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GoCardless gets $312m to fuel open banking drive


Payment technology specialist GoCardless recently landed $312m in funding to take its valuation to more than $2bn. The company will use the extra funds to accelerate its move into open banking.

16th Feb 2022
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Initially known as the pioneer of online direct debit mandates management, GoCardless has prospered since nailing its colours to the Open Banking mast over the past couple of years. The latest $312m series G funding round follows 14 months after the previous $95m round, which raised GoCardless’ valuation to just under $1bn.

According to GoCardless co-founder and CEO Hiroki Takeuchi, “The rise of Open Banking presents a once-in-a-generation shift, one that will change the way payments happen all over the world.” 

The first fruits of the GoCardless Open Banking strategy emerged last year in the shape of Instant Bank Pay, a one-off payment companion for direct debit arrangements. This feature can deal with situations such as: taking a first-time payment from a new customer while setting up a recurring payment mandate;  collecting payment for additional services beyond scheduled payments - potentially very popular with accountant users; or collecting a direct debit payment that failed.

Since its launch, Instant Bank Pay has been used by thousands of UK and European businesses to process “millions of dollars of payments”, according to GoCardless small business vice president Pranav Sood. “The speed of adoption has been a big part of how we’re getting people excited about what we’re doing.”

Integrating payment tools

Integrating an Open Banking-powered account-to-account payments tool with its established direct debit app puts GoCardless in a unique position, he explained. The merchant-controlled “pull” mechanism of direct debit and one-off account-to-account “push” payments use different mechanisms to achieve the same aim. “Though they use different rails, what makes our proposition so compelling is we’ve combined the two things in a way that is simple and addresses the customer need to get paid better, faster and cheaper.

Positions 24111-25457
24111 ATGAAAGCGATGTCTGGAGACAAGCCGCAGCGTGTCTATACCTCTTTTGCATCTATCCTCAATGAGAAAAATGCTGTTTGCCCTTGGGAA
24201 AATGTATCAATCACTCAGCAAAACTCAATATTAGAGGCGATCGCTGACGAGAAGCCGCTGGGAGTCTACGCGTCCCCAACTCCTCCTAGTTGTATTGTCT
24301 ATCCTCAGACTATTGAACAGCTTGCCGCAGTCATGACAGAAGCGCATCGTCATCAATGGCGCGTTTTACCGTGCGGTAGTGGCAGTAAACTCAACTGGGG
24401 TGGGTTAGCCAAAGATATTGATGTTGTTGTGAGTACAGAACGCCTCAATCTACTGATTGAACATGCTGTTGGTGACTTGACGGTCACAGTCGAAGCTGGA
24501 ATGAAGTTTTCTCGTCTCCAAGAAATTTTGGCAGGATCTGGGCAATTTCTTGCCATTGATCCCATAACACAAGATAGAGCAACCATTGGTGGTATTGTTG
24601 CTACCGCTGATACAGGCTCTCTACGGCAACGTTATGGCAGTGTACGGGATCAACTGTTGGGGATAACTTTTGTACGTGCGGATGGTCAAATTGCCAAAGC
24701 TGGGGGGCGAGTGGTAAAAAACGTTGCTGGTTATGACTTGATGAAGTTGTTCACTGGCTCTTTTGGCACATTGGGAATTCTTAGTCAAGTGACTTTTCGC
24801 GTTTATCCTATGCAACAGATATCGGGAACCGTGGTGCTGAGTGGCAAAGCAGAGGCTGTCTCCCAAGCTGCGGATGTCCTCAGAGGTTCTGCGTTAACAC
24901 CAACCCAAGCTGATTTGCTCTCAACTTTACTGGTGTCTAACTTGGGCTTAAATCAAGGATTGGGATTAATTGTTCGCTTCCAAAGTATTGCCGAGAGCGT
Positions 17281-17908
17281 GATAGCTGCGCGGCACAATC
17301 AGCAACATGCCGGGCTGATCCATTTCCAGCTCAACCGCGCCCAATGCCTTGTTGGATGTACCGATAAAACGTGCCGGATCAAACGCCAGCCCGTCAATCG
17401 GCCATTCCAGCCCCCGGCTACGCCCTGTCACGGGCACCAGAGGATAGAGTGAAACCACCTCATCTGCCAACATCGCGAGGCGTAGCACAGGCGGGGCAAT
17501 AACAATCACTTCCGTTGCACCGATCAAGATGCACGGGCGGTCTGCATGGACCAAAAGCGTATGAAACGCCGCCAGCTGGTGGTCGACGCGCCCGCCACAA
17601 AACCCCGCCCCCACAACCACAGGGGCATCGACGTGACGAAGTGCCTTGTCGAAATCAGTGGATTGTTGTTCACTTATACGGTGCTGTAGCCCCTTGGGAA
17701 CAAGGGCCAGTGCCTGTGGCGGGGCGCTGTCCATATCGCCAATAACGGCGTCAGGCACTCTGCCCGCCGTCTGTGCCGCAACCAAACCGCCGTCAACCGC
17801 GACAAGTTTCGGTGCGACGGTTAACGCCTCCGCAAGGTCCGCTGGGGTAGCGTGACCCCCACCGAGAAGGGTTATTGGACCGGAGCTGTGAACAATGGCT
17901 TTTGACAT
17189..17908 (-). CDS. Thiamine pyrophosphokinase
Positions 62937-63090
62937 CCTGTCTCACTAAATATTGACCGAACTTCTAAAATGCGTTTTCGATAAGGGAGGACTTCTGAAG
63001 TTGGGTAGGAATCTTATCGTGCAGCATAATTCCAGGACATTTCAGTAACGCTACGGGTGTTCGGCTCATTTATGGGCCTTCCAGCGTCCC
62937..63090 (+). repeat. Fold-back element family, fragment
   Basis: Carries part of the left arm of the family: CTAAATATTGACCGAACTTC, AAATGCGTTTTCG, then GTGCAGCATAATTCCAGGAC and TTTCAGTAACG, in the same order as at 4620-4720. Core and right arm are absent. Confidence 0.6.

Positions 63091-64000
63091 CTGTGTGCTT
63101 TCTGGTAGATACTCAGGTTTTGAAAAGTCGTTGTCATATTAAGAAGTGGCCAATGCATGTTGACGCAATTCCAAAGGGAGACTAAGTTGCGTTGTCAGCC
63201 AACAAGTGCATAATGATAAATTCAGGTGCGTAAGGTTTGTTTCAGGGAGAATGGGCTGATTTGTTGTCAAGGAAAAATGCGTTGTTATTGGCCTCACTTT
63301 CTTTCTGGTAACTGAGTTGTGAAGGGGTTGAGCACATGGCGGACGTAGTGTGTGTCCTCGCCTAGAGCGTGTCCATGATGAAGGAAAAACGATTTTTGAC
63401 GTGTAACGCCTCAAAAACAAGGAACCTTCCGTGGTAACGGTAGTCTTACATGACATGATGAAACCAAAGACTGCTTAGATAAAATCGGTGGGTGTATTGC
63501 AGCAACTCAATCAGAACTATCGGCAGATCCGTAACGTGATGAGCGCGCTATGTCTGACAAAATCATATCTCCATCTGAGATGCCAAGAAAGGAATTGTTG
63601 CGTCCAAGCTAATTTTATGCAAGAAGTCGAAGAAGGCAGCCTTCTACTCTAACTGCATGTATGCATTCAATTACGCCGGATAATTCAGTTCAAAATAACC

“Gravity, a trampoline company that uses GoCardless, is able take initial payments via the Open Banking tool, while creating a direct debit mandate at the same time”, Sood said. 

Ecommerce platforms

As part of the cash injection Michael Rouse, former chief commercial officer at the international ecommerce platform Klaran and current Klarna chief technology have both taken positions on the GoCardless board. Permira holds a stake in Klarna and its investment in GoCardless follows a recent partnership under which Klarna chose GoCardless as its bank debit payments provider in the US. PayPal has taken out a similar payment partnership agreement with GoCardless.


Much of the latest investment will go into product. “It’s a huge opportunity for us to take a leadership position in multiple markets,” Sood added. The company is already working on a variable recurring payments solution and is exploring how it could use Open Banking information services to verify new direct debit mandates to reduce fraud. 

“There is going to be more to come, some Open Banking and some to do with payment intelligence,” said Sood. “We’re very excited about what the next chapter of our growth looks like.”

Replies (1)

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By Great1
21st Feb 2022 13:33

I have been trying for years to join up to GoCardless for our firm but they insist that they cannot accept us as we are an unincorporated partnership (3 Partners) and they cannot carry out their AML procedures.

This is ridiculous. We have a Stripe account where all 3 partners are named on the account. We provided ID documents, bank statements, proof of address etc and we were accepted without any issues. We also signed up with iWocca with no issues (I think they asked for a copy of our partnership agreement and latest accounts as well). I did offer to give GoCardless as much evidence as they wanted/required but they still couldn't proceed.

In the other countries GoCardless operate in, they are more than happy to take on unincorporated partnerships, so why not in the UK?

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